When Canada’s women’s soccer team captured gold at the Tokyo Games, the unprecedented achievement was felt beyond the walls of the Canadian locker room.

It resonated in the hearts of young soccer players across the nation – like 13-year-old Jane Van Kessel from Hebbville, N.S.

“It's pretty incredible that they actually won it,” Jane told TSN. “And it makes me feel like when I get older and maybe join the team… I can win if I feel like I believe that I can.”

The Canadian team is getting set to kick off its Celebration Tour in honour of their golden achievement. The series starts with a two-game set against New Zealand, beginning Saturday in Ottawa and then a rematch Tuesday at Stade Saputo in Montreal.

Jane, along with her mom, Jody, her dad, Lindsay, and her older brother, Noah, are making the 15-hour drive from Hebbville (located about an hour west of Halifax) to the nation’s capital for the chance to watch Canada’s gold medallists play.

“I'm pretty excited. I haven't been to an in-person soccer game in a long time,” said Jane.

You may remember Jane in a viral video from 2018 when she was 10 years old. After finding out she was going to watch her idol, Christine Sinclair, and the rest of the Canadian team play live at a friendly in Ottawa, she broke into tears of joy as her mom captured the moment.

Jane has remained one of Sinclair’s biggest fans. Although her room may no longer be adorned with as many Sinclair posters as it once was, she still has a pair of cleats that the Canadian legend gifted her, along with a signed Portland Thorns jersey (Sinclair’s NWSL club) that a local fan sent to the Van Kessel family after seeing the viral video.

And, of course, she still wears No. 12 when she’s on the pitch.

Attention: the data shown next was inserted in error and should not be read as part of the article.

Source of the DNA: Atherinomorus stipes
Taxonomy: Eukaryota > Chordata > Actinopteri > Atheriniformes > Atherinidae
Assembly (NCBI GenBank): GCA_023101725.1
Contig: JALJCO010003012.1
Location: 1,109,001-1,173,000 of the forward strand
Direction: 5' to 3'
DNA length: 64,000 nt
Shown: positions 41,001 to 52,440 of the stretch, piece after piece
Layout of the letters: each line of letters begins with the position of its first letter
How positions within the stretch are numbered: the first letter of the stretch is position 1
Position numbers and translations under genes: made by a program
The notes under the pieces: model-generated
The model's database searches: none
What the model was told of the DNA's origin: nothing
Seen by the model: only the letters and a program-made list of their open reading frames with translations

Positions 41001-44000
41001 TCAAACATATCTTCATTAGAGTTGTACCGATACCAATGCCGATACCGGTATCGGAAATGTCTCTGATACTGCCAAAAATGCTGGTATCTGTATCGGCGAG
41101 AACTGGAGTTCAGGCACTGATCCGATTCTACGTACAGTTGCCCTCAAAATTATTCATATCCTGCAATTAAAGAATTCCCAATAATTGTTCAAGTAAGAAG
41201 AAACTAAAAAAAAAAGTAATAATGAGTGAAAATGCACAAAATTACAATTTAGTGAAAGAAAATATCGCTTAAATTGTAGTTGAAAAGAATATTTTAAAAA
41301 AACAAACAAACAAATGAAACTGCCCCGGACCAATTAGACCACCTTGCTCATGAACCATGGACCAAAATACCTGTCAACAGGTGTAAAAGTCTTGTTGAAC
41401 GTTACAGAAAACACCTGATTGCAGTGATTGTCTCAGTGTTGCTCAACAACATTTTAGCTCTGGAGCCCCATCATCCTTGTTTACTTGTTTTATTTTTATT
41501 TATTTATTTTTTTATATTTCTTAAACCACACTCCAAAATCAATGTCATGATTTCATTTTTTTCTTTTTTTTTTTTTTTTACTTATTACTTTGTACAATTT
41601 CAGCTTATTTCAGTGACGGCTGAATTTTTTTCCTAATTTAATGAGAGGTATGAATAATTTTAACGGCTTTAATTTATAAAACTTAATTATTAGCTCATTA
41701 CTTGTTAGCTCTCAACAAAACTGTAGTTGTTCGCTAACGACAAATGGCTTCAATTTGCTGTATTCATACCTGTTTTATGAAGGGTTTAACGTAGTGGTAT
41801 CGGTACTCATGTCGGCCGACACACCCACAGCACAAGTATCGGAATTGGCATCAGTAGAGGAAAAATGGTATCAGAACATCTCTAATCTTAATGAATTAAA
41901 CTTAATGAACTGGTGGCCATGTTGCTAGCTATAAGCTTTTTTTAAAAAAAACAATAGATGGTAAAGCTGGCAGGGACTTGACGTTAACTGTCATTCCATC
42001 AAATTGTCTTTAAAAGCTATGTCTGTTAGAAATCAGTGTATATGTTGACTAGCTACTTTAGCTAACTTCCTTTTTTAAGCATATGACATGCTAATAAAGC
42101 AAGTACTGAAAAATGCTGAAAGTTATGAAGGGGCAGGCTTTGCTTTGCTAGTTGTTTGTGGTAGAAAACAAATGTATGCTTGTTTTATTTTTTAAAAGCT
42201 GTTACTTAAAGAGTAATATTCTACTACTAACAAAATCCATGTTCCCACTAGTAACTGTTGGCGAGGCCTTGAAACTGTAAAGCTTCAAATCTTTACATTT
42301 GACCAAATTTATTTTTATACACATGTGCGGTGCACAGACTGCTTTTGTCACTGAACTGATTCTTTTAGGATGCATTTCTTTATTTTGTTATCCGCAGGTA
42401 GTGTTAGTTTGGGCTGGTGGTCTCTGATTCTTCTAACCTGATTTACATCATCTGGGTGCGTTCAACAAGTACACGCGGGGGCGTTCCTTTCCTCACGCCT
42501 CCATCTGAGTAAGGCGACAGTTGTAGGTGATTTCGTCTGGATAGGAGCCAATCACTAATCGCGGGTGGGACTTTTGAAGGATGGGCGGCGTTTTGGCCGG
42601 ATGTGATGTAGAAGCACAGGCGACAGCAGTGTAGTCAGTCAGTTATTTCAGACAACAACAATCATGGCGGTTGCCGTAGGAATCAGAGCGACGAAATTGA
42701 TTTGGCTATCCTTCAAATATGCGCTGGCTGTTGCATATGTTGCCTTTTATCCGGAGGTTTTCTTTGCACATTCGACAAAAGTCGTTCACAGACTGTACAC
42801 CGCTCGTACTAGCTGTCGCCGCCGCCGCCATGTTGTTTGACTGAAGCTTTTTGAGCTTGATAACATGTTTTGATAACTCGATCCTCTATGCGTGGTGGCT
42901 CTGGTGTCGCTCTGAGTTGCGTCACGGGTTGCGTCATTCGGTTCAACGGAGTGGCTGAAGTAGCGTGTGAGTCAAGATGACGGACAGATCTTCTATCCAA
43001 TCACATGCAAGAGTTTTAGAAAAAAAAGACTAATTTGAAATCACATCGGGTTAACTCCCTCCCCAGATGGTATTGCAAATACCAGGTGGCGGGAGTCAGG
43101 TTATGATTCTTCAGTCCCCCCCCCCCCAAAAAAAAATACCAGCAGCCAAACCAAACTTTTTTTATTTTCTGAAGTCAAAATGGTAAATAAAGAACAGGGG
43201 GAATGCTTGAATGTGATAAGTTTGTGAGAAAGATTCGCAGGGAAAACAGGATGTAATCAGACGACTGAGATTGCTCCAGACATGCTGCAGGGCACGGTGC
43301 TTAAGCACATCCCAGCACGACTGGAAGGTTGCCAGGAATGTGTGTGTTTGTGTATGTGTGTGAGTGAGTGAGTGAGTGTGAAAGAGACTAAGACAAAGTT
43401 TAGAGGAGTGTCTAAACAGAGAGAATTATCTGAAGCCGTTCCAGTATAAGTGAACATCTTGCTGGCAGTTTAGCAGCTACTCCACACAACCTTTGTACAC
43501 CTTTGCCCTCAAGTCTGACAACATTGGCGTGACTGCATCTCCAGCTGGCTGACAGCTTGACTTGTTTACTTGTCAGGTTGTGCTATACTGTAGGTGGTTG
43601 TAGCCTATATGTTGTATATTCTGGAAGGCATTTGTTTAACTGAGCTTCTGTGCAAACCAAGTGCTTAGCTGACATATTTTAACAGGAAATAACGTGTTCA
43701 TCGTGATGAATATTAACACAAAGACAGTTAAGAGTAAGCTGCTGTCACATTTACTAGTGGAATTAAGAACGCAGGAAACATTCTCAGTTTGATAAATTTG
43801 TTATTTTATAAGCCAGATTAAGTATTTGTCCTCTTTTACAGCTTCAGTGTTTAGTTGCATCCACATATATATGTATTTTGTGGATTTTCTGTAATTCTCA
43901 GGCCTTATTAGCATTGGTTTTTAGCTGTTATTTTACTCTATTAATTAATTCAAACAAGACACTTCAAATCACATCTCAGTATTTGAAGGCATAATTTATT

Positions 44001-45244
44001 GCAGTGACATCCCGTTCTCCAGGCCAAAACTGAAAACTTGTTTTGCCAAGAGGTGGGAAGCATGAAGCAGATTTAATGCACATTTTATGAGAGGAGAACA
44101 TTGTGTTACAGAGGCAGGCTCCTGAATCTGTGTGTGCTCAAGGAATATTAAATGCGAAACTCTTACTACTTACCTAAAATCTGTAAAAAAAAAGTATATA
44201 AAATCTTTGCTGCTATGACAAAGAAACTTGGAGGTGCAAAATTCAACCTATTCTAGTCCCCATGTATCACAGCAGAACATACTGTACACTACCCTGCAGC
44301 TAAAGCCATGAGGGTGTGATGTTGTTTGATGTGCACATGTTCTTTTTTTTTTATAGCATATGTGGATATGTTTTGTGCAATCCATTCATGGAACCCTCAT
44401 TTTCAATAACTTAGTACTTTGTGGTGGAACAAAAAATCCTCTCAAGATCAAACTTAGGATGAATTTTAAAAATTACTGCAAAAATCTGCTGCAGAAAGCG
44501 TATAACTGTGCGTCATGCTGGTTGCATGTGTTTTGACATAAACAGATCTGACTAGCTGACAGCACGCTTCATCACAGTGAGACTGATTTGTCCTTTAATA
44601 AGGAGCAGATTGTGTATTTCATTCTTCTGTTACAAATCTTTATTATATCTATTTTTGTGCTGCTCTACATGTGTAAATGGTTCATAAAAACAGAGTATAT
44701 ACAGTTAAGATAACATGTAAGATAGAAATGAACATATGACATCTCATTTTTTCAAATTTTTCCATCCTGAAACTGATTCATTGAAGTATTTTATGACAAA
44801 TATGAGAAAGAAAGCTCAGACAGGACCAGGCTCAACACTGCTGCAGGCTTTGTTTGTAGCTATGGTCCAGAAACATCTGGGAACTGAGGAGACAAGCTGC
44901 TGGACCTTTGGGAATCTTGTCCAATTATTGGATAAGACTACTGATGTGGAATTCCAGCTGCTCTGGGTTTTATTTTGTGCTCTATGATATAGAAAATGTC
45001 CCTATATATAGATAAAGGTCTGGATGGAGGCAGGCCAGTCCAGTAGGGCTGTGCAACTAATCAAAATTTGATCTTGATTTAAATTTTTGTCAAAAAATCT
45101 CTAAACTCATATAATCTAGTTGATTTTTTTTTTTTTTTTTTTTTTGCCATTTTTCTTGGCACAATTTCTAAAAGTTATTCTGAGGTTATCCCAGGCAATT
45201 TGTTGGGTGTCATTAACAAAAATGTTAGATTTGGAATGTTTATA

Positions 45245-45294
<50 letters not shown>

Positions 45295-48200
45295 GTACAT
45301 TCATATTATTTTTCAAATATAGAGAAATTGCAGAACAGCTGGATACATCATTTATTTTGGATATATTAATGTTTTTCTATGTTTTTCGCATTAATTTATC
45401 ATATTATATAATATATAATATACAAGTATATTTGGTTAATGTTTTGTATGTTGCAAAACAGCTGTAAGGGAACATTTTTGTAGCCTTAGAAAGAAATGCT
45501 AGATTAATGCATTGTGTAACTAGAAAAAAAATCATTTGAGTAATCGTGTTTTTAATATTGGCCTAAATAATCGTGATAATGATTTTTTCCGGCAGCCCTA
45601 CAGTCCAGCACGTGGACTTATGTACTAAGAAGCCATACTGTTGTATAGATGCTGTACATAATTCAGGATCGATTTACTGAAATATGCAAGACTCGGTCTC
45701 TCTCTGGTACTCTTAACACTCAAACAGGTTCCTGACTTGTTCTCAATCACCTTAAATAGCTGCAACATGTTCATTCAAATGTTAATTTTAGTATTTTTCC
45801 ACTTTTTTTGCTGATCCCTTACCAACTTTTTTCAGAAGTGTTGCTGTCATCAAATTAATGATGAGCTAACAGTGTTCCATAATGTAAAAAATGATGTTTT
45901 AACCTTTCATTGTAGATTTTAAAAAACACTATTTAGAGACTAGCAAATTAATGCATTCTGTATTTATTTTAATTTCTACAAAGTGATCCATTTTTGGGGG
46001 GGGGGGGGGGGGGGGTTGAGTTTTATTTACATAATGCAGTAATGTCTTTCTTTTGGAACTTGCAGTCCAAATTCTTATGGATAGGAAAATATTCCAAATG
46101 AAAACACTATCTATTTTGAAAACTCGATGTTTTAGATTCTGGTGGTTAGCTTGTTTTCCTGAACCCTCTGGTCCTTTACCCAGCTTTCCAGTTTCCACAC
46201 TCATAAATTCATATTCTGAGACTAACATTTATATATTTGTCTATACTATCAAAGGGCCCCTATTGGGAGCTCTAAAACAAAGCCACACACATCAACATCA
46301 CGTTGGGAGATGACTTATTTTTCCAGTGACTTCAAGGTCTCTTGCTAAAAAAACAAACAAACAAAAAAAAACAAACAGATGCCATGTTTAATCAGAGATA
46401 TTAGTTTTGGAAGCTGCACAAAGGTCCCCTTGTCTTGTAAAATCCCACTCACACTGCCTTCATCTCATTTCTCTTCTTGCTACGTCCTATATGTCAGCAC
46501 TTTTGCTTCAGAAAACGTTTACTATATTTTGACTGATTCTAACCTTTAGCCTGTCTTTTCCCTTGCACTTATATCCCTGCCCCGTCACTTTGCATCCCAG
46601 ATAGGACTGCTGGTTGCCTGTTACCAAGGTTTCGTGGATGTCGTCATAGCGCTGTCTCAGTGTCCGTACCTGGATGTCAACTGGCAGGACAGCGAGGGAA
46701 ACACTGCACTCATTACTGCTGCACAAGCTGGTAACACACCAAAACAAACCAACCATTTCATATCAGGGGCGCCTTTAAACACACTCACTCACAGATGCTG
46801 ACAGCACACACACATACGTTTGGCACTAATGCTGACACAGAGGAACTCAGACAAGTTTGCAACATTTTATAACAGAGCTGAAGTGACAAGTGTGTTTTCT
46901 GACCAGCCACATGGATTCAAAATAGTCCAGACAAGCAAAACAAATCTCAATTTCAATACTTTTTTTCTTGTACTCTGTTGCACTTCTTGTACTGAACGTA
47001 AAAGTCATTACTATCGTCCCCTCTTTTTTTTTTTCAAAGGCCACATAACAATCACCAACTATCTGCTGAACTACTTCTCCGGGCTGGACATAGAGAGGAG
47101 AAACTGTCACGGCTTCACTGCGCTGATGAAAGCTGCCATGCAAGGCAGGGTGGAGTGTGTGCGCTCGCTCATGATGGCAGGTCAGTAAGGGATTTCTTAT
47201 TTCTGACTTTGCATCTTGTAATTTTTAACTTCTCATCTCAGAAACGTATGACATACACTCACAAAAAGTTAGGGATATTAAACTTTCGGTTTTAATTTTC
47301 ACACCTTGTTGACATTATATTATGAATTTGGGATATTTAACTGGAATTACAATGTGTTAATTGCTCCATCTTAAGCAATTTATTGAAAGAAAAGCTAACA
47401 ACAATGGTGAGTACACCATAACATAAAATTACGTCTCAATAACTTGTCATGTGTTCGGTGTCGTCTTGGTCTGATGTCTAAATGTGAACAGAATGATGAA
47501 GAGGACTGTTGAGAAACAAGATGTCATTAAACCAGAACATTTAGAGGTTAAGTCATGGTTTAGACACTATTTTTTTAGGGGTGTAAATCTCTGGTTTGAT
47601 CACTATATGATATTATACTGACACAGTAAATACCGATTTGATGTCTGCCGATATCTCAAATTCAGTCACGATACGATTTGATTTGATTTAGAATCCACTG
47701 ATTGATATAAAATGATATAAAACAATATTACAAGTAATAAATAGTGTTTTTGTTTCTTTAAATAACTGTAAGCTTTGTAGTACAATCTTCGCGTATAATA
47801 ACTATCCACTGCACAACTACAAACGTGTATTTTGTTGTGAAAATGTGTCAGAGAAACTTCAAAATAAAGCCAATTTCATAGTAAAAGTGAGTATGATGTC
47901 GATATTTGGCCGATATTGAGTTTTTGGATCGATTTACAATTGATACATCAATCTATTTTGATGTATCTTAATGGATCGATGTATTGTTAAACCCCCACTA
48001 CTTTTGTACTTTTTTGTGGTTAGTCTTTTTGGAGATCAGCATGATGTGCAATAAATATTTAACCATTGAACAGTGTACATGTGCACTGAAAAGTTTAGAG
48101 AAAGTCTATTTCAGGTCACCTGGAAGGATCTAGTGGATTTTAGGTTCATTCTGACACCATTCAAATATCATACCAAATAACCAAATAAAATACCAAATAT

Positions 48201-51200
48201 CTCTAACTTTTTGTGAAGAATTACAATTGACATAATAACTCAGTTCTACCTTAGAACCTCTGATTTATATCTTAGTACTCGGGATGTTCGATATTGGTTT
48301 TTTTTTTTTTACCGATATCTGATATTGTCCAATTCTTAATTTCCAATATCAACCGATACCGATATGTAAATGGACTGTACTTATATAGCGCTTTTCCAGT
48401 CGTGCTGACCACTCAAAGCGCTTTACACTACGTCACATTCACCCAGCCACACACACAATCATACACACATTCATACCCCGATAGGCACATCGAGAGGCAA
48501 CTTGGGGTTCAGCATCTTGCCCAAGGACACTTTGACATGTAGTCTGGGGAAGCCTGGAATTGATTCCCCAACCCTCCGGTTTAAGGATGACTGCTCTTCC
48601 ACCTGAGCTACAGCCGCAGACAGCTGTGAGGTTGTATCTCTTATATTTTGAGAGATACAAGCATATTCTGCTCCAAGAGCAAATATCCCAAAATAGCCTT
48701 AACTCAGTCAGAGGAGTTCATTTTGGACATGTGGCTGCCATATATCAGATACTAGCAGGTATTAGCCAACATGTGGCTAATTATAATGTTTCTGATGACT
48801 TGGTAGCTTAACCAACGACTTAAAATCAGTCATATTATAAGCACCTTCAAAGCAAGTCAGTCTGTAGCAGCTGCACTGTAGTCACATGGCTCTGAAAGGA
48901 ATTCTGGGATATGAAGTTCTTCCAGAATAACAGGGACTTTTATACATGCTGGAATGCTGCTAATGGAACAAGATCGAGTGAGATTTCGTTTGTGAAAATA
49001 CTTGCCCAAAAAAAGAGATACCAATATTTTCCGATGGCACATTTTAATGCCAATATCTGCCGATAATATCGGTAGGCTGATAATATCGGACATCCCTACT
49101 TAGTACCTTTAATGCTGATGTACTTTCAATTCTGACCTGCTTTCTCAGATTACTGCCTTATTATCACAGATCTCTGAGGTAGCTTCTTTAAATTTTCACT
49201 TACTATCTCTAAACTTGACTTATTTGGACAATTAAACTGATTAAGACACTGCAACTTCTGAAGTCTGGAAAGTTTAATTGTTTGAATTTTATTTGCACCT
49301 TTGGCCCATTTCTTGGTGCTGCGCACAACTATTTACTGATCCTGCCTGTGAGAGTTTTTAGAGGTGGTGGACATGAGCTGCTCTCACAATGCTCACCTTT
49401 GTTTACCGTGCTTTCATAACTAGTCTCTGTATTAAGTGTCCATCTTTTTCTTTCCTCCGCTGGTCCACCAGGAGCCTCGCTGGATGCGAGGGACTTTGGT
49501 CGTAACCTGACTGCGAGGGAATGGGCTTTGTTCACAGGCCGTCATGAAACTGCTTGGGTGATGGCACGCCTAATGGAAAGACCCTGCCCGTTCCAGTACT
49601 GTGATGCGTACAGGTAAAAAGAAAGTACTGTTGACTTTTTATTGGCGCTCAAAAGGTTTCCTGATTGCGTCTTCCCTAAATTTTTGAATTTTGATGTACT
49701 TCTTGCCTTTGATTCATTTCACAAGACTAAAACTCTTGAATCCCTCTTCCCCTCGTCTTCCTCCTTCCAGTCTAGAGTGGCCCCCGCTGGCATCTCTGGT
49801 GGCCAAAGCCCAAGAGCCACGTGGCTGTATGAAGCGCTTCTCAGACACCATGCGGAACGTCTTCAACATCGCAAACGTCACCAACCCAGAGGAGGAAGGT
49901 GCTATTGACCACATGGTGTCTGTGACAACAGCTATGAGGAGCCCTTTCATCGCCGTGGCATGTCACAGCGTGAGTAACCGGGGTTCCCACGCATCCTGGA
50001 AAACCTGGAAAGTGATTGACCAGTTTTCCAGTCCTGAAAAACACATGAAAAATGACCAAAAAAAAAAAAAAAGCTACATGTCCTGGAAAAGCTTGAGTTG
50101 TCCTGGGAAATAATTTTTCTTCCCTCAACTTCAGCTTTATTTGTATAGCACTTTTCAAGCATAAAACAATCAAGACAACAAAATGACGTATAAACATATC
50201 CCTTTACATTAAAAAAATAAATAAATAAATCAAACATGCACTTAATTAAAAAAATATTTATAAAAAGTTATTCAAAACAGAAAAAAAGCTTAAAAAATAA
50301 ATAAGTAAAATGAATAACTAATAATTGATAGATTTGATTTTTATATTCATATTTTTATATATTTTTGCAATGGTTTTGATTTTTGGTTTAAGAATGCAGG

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She watched her idol break the all-time international goal-scoring record in 2020, and this summer she and her teammates at South Shore United gathered to watch Canada defeat Sweden in penalties in the gold-medal match in Tokyo.

When Julia Grosso scored the winning penalty, Jane and her teammates erupted into screams.

“I tackled somebody onto a bed,” Jane laughed, later revealing it was actually her best friend who was on the receiving end.

“This gold medal – it means so much for kids like Jane,” her mom, Jody, said. “Whether they're boys or girls, it's just such an exciting time for soccer.”

Jane’s dad Lindsay is the president of a local soccer club and said Canada’s golden performance has been an irreplaceable gift for young players.

“I’d like to say thank you, to everyone involved in the women's program, period,” he said. “To be able to show them just the amazing examples that we have in this country, role models that I can help them connect with… I have no words for it.”

Jane is taking Canada’s inspiring Olympic performance to heart by pursuing her own soccer dreams.

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She has recently been invited to an intake camp for the Nova Scotia Regional Excel (REX) Program. Soccer Nova Scotia has partnered with Major League Soccer’s Vancouver Whitecaps to offer development to young players and a pathway to other opportunities, such as the national team program.

“So if she is chosen… it's going to be a big commitment for her,” Jody said. “But she has already decided that that's what she wants to do.”

While Jane has set her sights on one day playing for the Canadian national team, and possibly becoming an icon herself as one of the few Nova Scotians to ever represent their country on the international stage, she’s also looking towards the more immediate future.

She has aspirations to be a medic and would like to play for Saint Mary’s University, following in her brother’s footsteps. Her mom points out that Jane once looked to Portland, Ore., as a possible destination, where Sinclair played in the NCAA and in the NWSL, but Jane is not as convinced as she once was.

“[It’s] so far away,” she said.

While Portland may be 5,600 kilometres from Hebbville, Ottawa is just a skip or two (or 1,100 kilometres) away. After Jane won the district championship with her school, Hebbville Academy, on Thursday night, the family piled into the car to begin the 15-hour odyssey.

For the Van Kessels, it’s worth the time and effort to see Sinclair and the national team in person. After all, as Jody points out, this may be the last time they have the opportunity to see Sinclair play before the 38-year-old decides to call it a career.

“I don't want her to retire. I don't want to think about it,” Jane said, adding that she wants to see Sinclair at the 2024 Olympics in Paris, where the Canadian captain would be playing at the age of 41.

“That’s not that old!”